Avoid disruptions in QUEST healthcare
We like having choices in a democratic society. Programs that broaden the options for the public are good ideas — unless they also impose consequences that have precisely the opposite effect.
Such is the case with the state's plan to compel enrollees in QUEST, the health plan for low-income residents, to re-enroll within 60 days or be automatically assigned to one of several competing health plans.
None of us ever likes being told we're being automatically enrolled in anything. Imagine a patient turning up at a doctor's office and, because he failed to fill out a form, learning that he'd been routed to a different plan, with different physicians.
Even given the grace period the state would add, this could disrupt services unnecessarily. Several measures that seek to block this program are moving at the Legislature.
The motivation for the state's action is to open doors for new, competing health plans. That's an admirable goal, but it might be achieved without the widespread confusion that automatic enrollment could cause.
Here's how: All QUEST enrollees are Medicaid beneficiaries. And as a result of a congressional deficit-reduction act, Medicaid beneficiaries must provide proof of citizenship or lose their coverage.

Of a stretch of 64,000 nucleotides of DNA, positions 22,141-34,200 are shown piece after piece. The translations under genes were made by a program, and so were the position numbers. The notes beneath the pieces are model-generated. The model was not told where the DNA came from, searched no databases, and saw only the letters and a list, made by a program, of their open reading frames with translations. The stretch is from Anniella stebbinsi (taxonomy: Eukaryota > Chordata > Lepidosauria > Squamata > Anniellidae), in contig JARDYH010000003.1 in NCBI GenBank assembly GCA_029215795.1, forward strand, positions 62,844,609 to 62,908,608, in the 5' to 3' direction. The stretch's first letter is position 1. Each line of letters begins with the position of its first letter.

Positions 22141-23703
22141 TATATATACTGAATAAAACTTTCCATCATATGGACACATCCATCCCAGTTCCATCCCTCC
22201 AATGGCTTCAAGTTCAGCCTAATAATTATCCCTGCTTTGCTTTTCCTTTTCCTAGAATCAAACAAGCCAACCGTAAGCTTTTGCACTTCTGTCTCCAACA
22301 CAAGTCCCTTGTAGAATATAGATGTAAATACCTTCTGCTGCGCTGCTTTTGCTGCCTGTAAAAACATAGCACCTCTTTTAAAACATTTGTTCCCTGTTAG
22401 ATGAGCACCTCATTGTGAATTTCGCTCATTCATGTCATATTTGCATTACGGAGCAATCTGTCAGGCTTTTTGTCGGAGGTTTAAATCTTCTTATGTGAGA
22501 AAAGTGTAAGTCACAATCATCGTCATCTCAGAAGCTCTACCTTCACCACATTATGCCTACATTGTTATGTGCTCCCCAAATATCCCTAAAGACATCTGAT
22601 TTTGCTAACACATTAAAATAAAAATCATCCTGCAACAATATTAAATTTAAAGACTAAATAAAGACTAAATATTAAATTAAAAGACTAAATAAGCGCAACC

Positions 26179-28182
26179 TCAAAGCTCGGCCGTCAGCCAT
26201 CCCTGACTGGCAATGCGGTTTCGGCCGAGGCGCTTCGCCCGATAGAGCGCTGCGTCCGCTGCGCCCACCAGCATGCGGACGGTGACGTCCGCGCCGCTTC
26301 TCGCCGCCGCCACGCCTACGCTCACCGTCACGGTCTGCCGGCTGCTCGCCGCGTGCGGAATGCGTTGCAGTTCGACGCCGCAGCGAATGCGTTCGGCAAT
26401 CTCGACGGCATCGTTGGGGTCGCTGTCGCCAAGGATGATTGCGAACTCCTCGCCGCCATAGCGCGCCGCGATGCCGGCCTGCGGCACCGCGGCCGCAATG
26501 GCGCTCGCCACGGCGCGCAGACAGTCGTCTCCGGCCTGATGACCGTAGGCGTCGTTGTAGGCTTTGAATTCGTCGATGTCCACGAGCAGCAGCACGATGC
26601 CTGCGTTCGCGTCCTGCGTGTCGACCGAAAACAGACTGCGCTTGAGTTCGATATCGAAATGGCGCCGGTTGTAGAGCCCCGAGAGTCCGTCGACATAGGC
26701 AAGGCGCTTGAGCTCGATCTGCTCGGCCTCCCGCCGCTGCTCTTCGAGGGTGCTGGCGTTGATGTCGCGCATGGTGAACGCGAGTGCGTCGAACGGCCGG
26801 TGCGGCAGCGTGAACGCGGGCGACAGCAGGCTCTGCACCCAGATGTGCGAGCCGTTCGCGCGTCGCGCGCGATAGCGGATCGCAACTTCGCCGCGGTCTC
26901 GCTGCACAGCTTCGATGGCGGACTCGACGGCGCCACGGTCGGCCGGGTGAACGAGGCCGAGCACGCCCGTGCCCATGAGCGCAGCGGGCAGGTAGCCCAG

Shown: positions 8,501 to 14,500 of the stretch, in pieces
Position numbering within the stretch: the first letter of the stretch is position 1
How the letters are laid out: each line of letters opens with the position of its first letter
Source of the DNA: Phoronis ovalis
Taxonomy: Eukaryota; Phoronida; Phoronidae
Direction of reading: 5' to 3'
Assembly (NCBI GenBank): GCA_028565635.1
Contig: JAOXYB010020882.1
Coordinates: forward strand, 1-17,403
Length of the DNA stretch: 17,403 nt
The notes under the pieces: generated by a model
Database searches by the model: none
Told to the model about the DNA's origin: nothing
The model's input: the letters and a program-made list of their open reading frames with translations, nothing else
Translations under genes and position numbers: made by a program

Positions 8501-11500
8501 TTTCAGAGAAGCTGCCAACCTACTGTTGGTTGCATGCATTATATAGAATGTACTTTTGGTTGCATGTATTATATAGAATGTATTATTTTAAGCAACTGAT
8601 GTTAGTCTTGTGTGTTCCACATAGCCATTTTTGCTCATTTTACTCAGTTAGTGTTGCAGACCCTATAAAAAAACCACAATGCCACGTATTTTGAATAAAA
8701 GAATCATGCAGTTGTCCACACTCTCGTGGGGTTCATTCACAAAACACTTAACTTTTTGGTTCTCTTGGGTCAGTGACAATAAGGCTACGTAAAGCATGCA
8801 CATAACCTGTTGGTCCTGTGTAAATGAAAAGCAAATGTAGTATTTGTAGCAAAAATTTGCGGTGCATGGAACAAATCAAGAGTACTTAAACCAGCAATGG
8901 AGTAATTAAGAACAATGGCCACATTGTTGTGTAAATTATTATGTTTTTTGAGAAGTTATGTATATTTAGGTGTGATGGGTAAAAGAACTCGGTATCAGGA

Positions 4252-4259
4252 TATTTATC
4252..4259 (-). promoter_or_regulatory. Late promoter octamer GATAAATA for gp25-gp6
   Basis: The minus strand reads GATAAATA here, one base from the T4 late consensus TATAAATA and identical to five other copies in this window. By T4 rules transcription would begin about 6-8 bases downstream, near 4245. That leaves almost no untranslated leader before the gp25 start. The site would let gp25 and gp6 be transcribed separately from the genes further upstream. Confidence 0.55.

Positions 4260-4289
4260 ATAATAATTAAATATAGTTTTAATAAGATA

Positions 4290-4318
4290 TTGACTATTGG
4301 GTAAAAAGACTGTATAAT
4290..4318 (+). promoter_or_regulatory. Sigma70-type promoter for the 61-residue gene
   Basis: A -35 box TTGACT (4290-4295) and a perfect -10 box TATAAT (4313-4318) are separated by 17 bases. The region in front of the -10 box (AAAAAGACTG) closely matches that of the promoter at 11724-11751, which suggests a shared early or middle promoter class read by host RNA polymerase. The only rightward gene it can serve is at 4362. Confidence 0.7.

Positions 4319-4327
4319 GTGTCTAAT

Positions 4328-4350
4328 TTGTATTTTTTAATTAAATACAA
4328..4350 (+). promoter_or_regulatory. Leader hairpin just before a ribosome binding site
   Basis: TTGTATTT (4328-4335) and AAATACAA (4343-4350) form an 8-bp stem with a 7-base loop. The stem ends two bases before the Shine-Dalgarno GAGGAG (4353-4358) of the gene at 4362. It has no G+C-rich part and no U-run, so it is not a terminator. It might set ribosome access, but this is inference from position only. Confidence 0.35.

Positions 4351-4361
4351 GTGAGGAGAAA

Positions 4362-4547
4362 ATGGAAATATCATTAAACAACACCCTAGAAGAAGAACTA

The state Department of Human Services, which administers Medicaid benefits in Hawai'i, is planning an intensive outreach program to help those in Medicaid locally with presenting the documents required as proof of citizenship. Officials say they plan to do this by tapping a network of social service agencies that can help beneficiaries with the paperwork.
At the same time, these social workers could present the Medicaid beneficiaries with their QUEST options. It's a much more user-friendly way of giving people a choice in their healthcare than simply mailing them instructions to mark a return postcard with their selection.
And — without automatic enrollment — it would generate traffic for any new player in the health plan market.